Abu Dis, Ras Abu Sbitan (Olive Terminal), Sheikh Saed, Silwan, Mon 29.8.11, Morning
Idit S., Anat T. (reporting)
6:45 Sheikh Saed
The checkpoint is tranquil. Some 10 crossed during the 30 minutes of our stay. Conversations with residents revolved around the exact date of Id-al-Fitr, as well as the upcoming September events. We were unable to understand the differences around various versions of the date of the holiday. Some claimed that the authority lies with the religious elders in Saudi Arabia, others insisted that the Quadi is supposed to see the birth of the moon (i.e. its first appearance after astronomical date), as it appears in Palestine. Nobody knew just when the holiday begins, even though, when pressed, they said "tomorrow" (Tuesday). In any event, they all said that there was no increase in severity of investigations at the checkpoint since the attack in Eilat, since it's severe enough as it is. For example: one of the residents we spoke to has a daughter whose fiance is from Beit Hanina, and he's unable to cross back to Jerusalem via Sheikh Saed because this is only a "local" checkpoint.
With respect to September, nothing much was said, they await develpments. We did not detect any special sense of pressure on the part of those we spoke to.
We drove all the way along the American route to Ras al Amud to check the signs regarding land appropriation for the ring road. The signs have all disappeared. We know that "Bamakom" have submitted petitions regarding the illegality of the announced appropriations, since there is no valid over-all plan for all sections of the road. Perhaps that convinced someone to remove the signs. Also to give up? Time will tell.
Busy traffic of buses carrying religious and overseas tourists along the Wall and close to City of David. From the fence abutting on the byzantine section we filmed a sign about a new "pools route." Interesting, since according to Wikipedia, the entrance to the pools was near Robinson's Arch and not under the Al-Aqsa mosque.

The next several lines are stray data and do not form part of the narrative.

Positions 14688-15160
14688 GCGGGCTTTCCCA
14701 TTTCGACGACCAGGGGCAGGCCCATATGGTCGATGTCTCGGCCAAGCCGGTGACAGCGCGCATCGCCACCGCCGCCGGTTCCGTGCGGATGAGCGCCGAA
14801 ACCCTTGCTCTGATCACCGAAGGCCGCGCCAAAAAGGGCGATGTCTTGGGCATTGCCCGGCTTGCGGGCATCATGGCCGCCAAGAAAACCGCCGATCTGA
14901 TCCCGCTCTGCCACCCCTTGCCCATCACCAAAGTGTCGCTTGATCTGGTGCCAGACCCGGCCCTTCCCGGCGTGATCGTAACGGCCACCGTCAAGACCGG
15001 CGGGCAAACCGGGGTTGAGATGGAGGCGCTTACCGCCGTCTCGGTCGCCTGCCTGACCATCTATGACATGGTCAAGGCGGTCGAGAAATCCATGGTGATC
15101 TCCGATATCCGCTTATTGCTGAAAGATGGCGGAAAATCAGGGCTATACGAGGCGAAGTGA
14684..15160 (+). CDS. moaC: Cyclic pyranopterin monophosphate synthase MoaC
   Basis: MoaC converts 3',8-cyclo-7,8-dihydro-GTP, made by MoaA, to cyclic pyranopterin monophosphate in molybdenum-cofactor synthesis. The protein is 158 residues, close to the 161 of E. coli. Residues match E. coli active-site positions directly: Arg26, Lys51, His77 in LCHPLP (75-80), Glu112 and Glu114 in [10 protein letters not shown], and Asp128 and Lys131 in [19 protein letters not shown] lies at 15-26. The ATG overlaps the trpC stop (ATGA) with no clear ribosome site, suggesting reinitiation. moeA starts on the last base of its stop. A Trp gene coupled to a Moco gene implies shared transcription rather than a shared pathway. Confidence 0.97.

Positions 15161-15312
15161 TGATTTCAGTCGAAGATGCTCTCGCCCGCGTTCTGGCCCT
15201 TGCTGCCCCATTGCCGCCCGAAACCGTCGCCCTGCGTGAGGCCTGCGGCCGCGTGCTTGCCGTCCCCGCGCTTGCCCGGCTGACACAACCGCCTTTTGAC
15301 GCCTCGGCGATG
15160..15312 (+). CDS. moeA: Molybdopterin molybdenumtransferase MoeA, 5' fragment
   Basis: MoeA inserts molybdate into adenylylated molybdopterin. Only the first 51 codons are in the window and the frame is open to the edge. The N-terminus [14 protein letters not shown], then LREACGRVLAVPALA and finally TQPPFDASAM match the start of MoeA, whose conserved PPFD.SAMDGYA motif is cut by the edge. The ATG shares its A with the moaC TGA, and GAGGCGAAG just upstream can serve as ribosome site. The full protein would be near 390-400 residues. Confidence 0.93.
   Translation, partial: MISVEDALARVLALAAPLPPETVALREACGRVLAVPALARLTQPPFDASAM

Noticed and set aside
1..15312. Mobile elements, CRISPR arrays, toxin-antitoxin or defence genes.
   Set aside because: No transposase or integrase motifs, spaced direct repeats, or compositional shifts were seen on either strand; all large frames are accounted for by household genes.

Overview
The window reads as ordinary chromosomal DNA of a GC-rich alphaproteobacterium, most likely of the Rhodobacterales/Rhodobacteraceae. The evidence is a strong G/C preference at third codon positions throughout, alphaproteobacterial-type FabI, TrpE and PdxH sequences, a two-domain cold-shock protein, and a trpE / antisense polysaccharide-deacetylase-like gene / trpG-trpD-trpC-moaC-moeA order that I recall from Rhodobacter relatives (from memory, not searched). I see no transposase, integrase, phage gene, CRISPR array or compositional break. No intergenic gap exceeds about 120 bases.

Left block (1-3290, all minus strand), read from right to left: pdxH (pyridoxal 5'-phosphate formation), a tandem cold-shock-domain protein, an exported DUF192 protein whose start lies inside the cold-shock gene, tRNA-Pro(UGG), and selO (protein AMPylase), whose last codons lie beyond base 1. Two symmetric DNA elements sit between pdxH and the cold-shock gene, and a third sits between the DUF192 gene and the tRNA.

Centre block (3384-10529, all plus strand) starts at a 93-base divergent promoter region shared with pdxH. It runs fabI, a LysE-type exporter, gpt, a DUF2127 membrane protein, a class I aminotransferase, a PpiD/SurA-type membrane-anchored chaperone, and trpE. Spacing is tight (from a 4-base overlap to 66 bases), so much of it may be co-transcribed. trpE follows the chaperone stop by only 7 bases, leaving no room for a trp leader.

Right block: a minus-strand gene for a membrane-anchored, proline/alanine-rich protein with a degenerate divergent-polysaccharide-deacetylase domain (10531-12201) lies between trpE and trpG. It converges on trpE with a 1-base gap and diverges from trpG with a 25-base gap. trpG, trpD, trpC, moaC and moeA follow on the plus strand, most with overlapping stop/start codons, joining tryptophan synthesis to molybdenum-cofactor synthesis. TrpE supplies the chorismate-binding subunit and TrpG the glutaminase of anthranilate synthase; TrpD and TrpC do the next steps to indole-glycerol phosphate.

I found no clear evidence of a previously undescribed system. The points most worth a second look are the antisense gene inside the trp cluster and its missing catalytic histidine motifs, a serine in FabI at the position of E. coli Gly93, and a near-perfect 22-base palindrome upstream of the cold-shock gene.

From Wikipedia: "The archaeological Park, Jerusalem"
The stairway to the cross-over [Robinson's Arch which led to the Temple square -A.T.] was close to a large stone building which has been almost entirely dismantled, leaving almost no traces. This building served as a purification centre for the many pilgrims coming to Jerusalem, and it contained many pools. Those at ground level were all carved into the rock, which is why they have survived. The discovery of many pools indicates their extensive use in the days of the Temple. In addition to the pools, there is a well preserved system of carved channels and pipes which provided water to the pools, apparently by way of nearby aqueducts".
Since our visit, Idit has sent me publications from the City of David spokesperson about "Slichot" tours along the "pools route". Apparently all the preparations we saw in the area of the archeological park under Al-Aqsa are related to these tours, and the passage will be through the new tunnel from the City of David to the Archaeological Park.
7:45 Zeitim Crossing
Here too the crossing is surprisingly tranquil. Numerous bottles of water placed at the entrance and inside the checkpoint catch our eye. The reason for these piles: many arrive very early and wait in line (the checkpoint opens at 5 a.m., the residents say), they drink their water until they reach the crossing, then leave the empty bottles as they cross over for another day of fasting.
Although there are almost no people, and no pressure, a mother and infant are trapped in the turnstile and, despite our many calls for help, the female soldier prefers to ignore them for about 4 minutes while she completes the investigation of the woman preceding them. We tried to comment but she ignored us. Are the Palestinians not human beings? Is not a Palestinian mother with her infant worthy of the kind of attention which take their anxiety and discomfort into consideration?